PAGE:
New on DVD and Blu-ray disc: October 13, 2009

10/18/2009 Posted by Admin

“The Proposal” DVD, Blu-ray
Just say, “I don’t.” This forced romantic comedy occasionally works--especially during its first half--but eventually it falls apart during its inept second half. Sandra Bullock is mean Margaret, a book editor with a lacky in Andrew (Ryan Renolds) who finds out that the career she loves might come to a halt if she’s deported back to her homeland of Canada. To save herself, she strikes a deal with Andrew, who is working his own angles and agrees to marry her for a price to keep her in the country. What are the odds that they fall for each other in the process? It’s that predictability (not to mention the movie’s increasingly stupid dialogue and situations) that fells the film, which, given the genuine chemistry Bullock and Reynolds do possess, could have saved itself had it had a better script. Rated PG-13. Grade: C+

“Looney Tunes: Spotlight Collection, Vol. 7”
Here is a fine reason why some of us champion Chuck Jones as one of the kings of animation. He may never have had a theme park, but Jones had something arguably just as formidable--an edge, an irreverent wit, an anything-goes imagination, and especially his enduring, endearing cast of characters--Bugs Bunny, Porky Pig and Daffy Duck chief among them. In the seventh volume of “Spotlight Collection,” there is a caveat--if you already own the six editions of the superior “Golden Collection,” only two shorts will be new to you here. Everything else has been recycled. Worse? There are no extras. Still, if you don’t own any of the other collections, this affordable set of 26 shorts is well worth a look, even if Warner disappoints by not going the distance. Grade: B

South Park: Bigger, Longer and Uncut” Blu-ray
A film so laced with obscenities, raunch and violence, it could single handedly sink the Bible Belt. But the film, just like the popular Comedy Central cartoon on which it’s based, also has its moments of brilliance, particularly in its parody of Broadway show tunes, which the film mimics throughout with hilarious panache. Wit fuel’s “Uncut’s” script, and that’s what saves it from being just another crude movie. Creators Trey Parker and Matt Stone actually have something to say--particularly to those desperate to censor artists--and they say it loudly with a raised middle finger. Why “Uncut” didn’t get slapped with an NC-17 rating is beyond me, but for those wondering what really can come out of the mouths of babes, well, look no further. Rated R. Grade: B+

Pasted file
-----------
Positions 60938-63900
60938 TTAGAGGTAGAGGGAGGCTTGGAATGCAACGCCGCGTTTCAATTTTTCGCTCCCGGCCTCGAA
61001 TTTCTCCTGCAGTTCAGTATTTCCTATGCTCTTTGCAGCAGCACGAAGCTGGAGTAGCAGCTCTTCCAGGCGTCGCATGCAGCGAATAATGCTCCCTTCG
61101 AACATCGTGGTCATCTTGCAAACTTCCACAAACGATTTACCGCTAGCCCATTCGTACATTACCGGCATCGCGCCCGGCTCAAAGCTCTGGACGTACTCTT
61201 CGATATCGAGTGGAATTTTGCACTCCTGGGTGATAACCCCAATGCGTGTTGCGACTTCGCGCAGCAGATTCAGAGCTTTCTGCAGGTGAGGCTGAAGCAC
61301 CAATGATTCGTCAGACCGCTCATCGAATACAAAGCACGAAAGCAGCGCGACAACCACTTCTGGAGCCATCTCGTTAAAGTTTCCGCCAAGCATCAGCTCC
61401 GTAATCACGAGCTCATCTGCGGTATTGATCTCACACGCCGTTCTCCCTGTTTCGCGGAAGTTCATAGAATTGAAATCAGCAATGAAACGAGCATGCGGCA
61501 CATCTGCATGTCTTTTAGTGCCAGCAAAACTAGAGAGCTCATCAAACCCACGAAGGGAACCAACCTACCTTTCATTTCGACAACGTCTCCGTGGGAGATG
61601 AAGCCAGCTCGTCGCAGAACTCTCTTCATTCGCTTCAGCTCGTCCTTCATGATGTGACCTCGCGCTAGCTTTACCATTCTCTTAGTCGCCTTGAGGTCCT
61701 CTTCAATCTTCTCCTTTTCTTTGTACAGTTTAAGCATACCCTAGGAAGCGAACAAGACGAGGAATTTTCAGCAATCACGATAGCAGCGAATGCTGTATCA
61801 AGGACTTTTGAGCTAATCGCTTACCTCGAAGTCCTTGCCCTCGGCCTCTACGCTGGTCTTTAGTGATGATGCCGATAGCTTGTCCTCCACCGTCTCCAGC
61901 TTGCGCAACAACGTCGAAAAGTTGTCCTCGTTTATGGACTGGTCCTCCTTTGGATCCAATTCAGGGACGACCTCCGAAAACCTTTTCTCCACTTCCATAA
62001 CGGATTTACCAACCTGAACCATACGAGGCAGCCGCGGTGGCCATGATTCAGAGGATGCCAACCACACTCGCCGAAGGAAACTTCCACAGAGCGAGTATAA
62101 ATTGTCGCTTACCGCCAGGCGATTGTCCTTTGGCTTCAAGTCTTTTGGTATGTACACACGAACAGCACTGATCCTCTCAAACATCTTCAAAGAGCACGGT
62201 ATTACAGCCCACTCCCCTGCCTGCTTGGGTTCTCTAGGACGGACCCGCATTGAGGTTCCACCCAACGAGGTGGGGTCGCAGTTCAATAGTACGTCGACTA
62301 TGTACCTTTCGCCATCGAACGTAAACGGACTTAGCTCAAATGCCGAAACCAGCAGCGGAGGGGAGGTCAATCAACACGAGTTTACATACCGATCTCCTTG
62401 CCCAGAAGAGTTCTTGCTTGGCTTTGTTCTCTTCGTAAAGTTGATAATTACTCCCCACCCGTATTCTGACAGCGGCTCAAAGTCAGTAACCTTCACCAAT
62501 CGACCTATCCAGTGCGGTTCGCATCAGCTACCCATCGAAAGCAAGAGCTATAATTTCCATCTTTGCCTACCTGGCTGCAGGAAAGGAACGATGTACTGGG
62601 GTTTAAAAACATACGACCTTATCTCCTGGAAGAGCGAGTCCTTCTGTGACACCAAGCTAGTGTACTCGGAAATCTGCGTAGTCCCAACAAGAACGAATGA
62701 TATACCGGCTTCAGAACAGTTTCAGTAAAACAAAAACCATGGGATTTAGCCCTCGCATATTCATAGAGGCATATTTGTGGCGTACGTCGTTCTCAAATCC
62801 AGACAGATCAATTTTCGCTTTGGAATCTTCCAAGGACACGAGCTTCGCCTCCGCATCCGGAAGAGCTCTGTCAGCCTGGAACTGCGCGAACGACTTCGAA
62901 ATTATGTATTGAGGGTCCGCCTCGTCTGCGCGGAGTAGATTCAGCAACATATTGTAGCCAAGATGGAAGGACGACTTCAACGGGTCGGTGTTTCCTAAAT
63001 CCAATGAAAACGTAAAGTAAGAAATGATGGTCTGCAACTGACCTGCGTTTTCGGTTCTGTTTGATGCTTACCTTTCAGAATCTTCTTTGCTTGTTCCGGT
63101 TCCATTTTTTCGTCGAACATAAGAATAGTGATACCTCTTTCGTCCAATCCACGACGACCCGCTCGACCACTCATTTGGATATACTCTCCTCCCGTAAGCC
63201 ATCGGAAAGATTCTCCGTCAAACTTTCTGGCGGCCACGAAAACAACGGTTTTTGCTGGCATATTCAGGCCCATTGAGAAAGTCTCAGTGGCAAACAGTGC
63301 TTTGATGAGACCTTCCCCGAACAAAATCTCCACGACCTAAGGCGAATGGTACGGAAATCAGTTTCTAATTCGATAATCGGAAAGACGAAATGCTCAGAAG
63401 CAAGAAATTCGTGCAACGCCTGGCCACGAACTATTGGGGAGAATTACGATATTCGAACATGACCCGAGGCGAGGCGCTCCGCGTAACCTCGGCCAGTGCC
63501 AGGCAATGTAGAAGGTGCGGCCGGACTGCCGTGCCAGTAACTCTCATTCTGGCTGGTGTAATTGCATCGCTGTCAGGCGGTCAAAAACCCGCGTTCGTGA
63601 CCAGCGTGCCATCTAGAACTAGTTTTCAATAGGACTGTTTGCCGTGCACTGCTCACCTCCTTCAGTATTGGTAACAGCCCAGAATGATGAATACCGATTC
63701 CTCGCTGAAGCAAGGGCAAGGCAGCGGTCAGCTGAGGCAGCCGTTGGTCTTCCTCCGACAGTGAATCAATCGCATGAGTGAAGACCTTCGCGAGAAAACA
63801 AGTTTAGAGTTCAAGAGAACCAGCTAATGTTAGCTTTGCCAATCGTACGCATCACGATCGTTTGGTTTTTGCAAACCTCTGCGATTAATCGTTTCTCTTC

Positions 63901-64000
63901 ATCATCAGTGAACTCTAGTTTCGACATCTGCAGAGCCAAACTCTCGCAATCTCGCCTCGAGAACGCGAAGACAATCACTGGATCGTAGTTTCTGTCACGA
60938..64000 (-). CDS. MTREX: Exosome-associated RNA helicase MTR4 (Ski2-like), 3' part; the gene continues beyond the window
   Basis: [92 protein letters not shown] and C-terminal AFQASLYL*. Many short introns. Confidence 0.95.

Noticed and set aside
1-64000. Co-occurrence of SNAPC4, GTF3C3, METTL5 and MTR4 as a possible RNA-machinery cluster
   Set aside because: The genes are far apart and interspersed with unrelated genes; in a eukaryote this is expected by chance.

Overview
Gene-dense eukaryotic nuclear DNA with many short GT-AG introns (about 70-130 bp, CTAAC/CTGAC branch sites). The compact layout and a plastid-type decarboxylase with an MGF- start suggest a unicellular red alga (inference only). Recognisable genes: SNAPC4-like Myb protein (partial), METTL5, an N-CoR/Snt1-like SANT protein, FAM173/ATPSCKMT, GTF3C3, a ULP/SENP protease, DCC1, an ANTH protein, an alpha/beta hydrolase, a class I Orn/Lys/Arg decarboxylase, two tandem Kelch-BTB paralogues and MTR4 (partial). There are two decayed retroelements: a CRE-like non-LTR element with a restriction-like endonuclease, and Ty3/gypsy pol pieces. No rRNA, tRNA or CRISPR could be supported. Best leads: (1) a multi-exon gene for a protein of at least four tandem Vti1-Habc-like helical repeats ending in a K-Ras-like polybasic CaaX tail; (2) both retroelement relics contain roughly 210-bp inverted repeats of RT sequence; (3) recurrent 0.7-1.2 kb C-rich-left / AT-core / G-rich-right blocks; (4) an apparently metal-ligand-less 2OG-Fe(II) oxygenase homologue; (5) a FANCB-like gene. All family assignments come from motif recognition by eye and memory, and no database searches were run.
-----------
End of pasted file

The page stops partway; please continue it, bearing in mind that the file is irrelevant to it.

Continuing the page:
“How the Grinch Stole Christmas” Blu-ray
About as warm and as lyrical as a cold lump of Who Hash. Ron Howard’s $120 million bore cheapens Seuss’ tale and turns it into a garish spectacle of back-lot special effects crudely stapled to Jim Carrey’s unceasingly unfunny, over-the-top mugging as the Grinch. Desperate to stretch Seuss’ story into a full-length feature film, what we’re left with is a movie that departs from the text and the ideas that inspired it. In Howard’s world, the Whos aren’t the gentle people Seuss imagined but a piggish band of louts driven by greed and commercialism who are no better than the Grinch. Cindy Lou Who (Taylor Momsen) is the exception, but since the film turns only to her to provide the balance of good vs. evil (in the book, it was the townspeople vs. the Grinch), that balance is shot. Momsen is cute, but Carrey’s nonstop shenanigans overwhelm her. His performance isn’t acting, per se, but pandering reduced to a series of sight gags, some of which are so raunchy, adults might find themselves wondering what happened to the Grinch they grew up with. Rated PG. Grade: D+

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